The Centers for Disease Control and Prevention is urging all Americans stay home. For those that do venture out, some health experts say that traveling by car may be the safest option — but road trips still come with risks. Particularly: rest stops. This is where travelers are going to encounter other people, touch things touched by other people and have more chances for coronavirus exposure.
Do your homework before you drive
Scott Braunstein, the medical director of the private concierge medical facility Sollis Health, says travelers should do their homework before leaving for a road trip. Plan stops with coronavirus case numbers in mind, and choose rest stops in regions where cases are more in control than others.
“If you go to a state’s Department of Health website, it has all of that [coronavirus] information for every town,” Braunstein says. “If you can choose to stop in places that are not experiencing such a rapid rise of cases, or not red on the map and considered hot zones for covid, your chances for acquiring something are going to be less.”
Once you have mapped out where you should stop along your trip, you’ll need to determine what kind of stop to make.
Choose the right kind of pit stop
John B. Townsend II, public and government affairs manager for AAA, says there are about 2,000 highway rest areas across the continental United States that are run by each state’s department of transportation. He says some may be closed during the pandemic, and travelers can check each state’s transportation department website for the most up-to-date information on such closures.
Then there are the more than 5,000 private truck stops and travel plazas. According to the National Association of Truck Stop Owners (NATSO), the stops have been following CDC and World Health Organization coronavirus guidelines, implementing sanitation procedures and installing plexiglass barriers at the payment counters.
NATSO members have also been encouraged to adopt face covering policies nationwide — however, mask regulations may vary from one destination to another in accordance with local mask mandates.
Braunstein recommends choosing a rest stop or travel plaza — where restrooms may be larger and better ventilated — over a local restaurant or gas station. Before you choose where to stop, he recommends checking reviews to assess their cleanliness.
And if you show up and find that it’s not as clean as you’d hoped, leave. “Be selective and potentially move on to the next option if that one does not look like it’s optimal,” Braunstein says.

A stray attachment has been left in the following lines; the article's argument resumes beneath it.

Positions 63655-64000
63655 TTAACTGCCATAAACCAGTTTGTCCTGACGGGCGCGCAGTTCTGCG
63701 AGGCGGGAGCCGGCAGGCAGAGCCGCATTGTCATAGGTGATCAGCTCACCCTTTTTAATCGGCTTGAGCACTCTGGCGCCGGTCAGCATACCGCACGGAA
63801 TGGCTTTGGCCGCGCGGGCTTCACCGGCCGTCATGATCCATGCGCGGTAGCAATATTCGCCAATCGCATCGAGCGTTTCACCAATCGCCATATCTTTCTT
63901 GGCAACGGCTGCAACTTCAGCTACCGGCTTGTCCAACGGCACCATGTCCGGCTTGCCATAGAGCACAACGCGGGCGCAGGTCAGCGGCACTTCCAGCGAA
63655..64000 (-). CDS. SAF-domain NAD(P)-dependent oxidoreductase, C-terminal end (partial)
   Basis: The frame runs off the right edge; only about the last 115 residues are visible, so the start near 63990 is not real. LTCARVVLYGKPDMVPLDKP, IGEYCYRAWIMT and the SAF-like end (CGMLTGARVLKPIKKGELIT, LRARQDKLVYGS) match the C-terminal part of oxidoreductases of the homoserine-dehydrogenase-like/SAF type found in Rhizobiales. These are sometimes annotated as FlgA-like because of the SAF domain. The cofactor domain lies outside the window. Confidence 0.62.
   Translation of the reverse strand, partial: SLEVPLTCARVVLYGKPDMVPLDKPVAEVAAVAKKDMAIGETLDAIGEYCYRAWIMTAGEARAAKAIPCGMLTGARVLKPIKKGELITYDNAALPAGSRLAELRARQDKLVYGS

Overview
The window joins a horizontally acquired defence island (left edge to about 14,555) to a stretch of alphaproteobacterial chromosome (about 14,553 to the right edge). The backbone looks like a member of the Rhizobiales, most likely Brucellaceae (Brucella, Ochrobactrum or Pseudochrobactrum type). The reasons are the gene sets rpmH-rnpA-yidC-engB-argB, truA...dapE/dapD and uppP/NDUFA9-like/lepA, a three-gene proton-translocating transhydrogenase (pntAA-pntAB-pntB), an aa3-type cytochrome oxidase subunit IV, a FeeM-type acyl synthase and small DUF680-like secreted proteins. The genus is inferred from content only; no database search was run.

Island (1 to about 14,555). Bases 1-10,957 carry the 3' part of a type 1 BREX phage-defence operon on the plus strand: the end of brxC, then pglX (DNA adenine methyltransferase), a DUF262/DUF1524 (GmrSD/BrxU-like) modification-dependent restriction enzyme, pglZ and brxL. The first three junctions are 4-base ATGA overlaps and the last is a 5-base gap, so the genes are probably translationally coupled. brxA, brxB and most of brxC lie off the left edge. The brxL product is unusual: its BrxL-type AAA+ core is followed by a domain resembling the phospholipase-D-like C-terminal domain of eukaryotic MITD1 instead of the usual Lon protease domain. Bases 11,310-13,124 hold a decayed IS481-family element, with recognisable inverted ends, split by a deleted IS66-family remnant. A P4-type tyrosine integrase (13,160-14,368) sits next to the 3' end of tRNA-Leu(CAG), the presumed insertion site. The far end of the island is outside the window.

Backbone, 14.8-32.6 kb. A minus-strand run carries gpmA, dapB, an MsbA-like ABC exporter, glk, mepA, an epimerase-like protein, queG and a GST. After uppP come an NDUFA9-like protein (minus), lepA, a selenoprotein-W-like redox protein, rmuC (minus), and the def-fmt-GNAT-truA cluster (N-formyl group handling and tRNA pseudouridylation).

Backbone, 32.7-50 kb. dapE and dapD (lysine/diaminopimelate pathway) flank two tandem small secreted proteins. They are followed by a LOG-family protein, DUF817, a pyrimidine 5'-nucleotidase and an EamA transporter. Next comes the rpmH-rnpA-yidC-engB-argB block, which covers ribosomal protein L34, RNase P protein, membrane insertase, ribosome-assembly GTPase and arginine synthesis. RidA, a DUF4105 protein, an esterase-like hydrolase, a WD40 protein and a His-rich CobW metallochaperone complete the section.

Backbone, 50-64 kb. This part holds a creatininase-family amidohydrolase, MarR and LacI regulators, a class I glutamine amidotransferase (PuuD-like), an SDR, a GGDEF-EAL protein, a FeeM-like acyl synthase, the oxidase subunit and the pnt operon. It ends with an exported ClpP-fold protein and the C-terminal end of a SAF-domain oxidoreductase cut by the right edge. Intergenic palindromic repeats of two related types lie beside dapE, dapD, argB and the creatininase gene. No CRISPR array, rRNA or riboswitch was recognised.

Understand the dangers of public restrooms
That may sound extreme, but Eric Feigl-Ding, an epidemiologist and senior fellow at the Federation of American Scientists, says public restrooms are one of the biggest concerns of stopping on a road trip.
It’s not just the surface-level cleanliness to be wary of; it’s also the invisible danger of so-called toilet plumes. Because a flush can release a plume of aerosolized droplets up to three feet in the air — and we now know the coronavirus can be spread in fecal matter — encountering toilet plumes from others may put you at risk for the coronavirus in a public bathroom.
“Oftentimes people get a false sense of security because if they go into a bathroom and they don’t see anyone else, they think they’re safe,” Feigl-Ding says. “But the way we know aerosols act is they can stay in the room for anywhere from 20 minutes to four hours. It depends on the ventilation, and often bathrooms have poor ventilation.”
With those aerosols in mind, Feigl-Ding recommends wearing a premium mask or doubling up on face masks, when going into a public restroom. And Braunstein says to create as much social distance as possible. Avoid using a stall next to others and choose paper towels over hand dryers.
Take steps to protect yourself
To prepare for rest stops, travelers can carry a personal protective equipment kit with them on the road.
“That [kit] would include things like disposable gloves, hand sanitizer, masks, their own toilet paper, paper towels and disinfectant wipes, and basically pack that in a plastic bag,” Braunstein says.
This kit will come in handy when going into public restrooms, or doing things like pumping gas. Health experts recommend disinfecting common surfaces, like gas pumps, before using them, then washing or disinfecting your hands afterward. Some people may opt for using disposable gloves, however, Braunstein warns that if used improperly, gloves may do more harm than good. If you’re not feeling confident in proper glove use, you can try to only touch surfaces with a paper towel instead of your bare hand.
Travelers going through high-risk areas can also consider wearing a face shield at rest stops. “Especially if you end up in a small, poorly ventilated restroom where there may be particles aerosolized and hanging out longer, then I would also recommend face shields for people who have access to them,” Braunstein says.
Health experts also recommend bringing your own meals, snacks and beverages for the trip if possible. If you have to stop for food, get it to go and avoid eating indoors.
“There’s plenty of evidence that being indoors is riskier than being outdoors,” Braunstein says. “So being indoors in a fast-food restaurant or any other type of restaurant along the way, when there’s a local positivity rate of 10 or 20 percent, you have to assume that there are going to be covid-positive people, even possibly asymptomatic, but still infectious that are standing next to you and nearby you.”
Travel during the pandemic: